Hashtag. Metrosexual. Occupy.
Those three words have one thing in common — they've all been named "Word of the Year."
Every year since 1990, members of the American Dialect Society have gathered at their annual convention — once called "the Super Bowl of linguistics" — to crown the word that defined the year. The linguists and lexicographers vote on words based on their predominance in headlines and widespread use throughout the country.
Anything considered a "lexical item" can be nominated, meaning multi-word phrases like "dumpster fire" — named 2016's Word of the Year earlier this month — are fair game. The same goes for hashtags, prefixes, and even emoji.
Because each Word of the Year is closely tied with the era that spawned it, looking back at the list of every winner is like flipping through a yearbook of the past quarter-century. There's the surge of Internet-related words like "cyber" and "information superhighway" in the early 1990s and a string of political words like "chad" and "weapons of mass destruction" that reflected the climate of the early 2000s.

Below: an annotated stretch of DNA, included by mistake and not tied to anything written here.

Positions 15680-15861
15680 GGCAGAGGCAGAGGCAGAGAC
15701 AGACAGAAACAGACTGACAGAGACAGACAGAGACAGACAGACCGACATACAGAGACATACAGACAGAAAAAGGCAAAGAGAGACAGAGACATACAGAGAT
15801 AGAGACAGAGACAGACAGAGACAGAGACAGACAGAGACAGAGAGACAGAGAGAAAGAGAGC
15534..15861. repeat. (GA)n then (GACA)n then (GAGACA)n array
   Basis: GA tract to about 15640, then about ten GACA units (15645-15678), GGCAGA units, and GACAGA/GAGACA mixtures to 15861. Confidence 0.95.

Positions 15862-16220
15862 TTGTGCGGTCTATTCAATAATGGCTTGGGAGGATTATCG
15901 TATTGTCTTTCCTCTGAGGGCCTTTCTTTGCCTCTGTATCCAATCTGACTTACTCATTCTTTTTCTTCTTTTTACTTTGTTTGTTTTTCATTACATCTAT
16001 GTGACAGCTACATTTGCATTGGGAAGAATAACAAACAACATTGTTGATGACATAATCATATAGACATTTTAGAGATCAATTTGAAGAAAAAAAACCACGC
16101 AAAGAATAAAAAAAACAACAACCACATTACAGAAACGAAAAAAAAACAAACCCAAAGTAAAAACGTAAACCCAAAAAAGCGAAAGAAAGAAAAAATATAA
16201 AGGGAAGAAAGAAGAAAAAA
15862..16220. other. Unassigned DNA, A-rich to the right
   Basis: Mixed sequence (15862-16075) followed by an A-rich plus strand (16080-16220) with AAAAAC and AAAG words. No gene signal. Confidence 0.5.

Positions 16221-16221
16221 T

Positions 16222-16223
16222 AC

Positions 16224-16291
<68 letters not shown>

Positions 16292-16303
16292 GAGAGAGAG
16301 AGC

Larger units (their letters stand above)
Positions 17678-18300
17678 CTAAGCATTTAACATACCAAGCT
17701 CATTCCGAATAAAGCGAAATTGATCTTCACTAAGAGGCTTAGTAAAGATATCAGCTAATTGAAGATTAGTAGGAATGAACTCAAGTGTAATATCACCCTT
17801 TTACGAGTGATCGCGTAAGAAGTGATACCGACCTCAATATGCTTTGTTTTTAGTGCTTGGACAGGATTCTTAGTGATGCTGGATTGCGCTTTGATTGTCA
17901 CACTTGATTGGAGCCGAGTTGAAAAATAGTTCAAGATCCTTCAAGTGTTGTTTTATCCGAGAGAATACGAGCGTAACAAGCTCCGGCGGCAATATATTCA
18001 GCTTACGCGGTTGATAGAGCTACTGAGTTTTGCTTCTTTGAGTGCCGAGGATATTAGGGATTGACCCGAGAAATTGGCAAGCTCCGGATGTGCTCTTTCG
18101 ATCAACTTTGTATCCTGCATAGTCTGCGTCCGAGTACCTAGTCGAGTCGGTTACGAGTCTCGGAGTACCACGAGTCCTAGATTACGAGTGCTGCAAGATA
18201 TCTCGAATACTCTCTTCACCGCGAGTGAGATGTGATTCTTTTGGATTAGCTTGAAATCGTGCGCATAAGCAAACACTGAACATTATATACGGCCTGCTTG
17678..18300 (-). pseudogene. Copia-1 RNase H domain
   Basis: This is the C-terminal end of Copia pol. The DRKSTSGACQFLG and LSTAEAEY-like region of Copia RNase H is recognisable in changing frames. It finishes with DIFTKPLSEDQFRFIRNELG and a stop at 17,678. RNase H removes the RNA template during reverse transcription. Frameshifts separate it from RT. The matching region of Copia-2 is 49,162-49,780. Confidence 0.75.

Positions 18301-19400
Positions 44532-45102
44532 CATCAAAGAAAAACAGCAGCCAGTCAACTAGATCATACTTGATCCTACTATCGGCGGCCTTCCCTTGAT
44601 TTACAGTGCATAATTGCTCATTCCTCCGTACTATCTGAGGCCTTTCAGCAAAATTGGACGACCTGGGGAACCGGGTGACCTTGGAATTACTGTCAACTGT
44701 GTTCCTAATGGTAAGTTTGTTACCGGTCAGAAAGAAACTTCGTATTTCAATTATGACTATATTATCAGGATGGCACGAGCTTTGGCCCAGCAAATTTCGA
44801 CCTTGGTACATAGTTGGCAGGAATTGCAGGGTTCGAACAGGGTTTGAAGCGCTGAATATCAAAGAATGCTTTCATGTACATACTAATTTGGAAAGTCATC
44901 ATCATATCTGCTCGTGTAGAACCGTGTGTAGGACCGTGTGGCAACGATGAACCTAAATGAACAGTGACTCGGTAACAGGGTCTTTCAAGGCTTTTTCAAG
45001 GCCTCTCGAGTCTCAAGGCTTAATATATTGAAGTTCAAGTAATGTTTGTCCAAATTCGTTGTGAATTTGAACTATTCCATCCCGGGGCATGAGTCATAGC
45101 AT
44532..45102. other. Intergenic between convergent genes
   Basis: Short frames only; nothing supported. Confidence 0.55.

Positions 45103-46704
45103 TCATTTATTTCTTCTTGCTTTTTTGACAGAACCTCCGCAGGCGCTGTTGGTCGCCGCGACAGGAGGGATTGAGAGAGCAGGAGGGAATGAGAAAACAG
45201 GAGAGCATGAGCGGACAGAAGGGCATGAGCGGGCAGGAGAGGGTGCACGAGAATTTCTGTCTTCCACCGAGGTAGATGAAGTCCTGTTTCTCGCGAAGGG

More recently, tech words like "tweet" and "app" have dominated the vote, demonstrating how much the internet has influenced our language.
Take a look at every Word of the Year, and take a trip through time.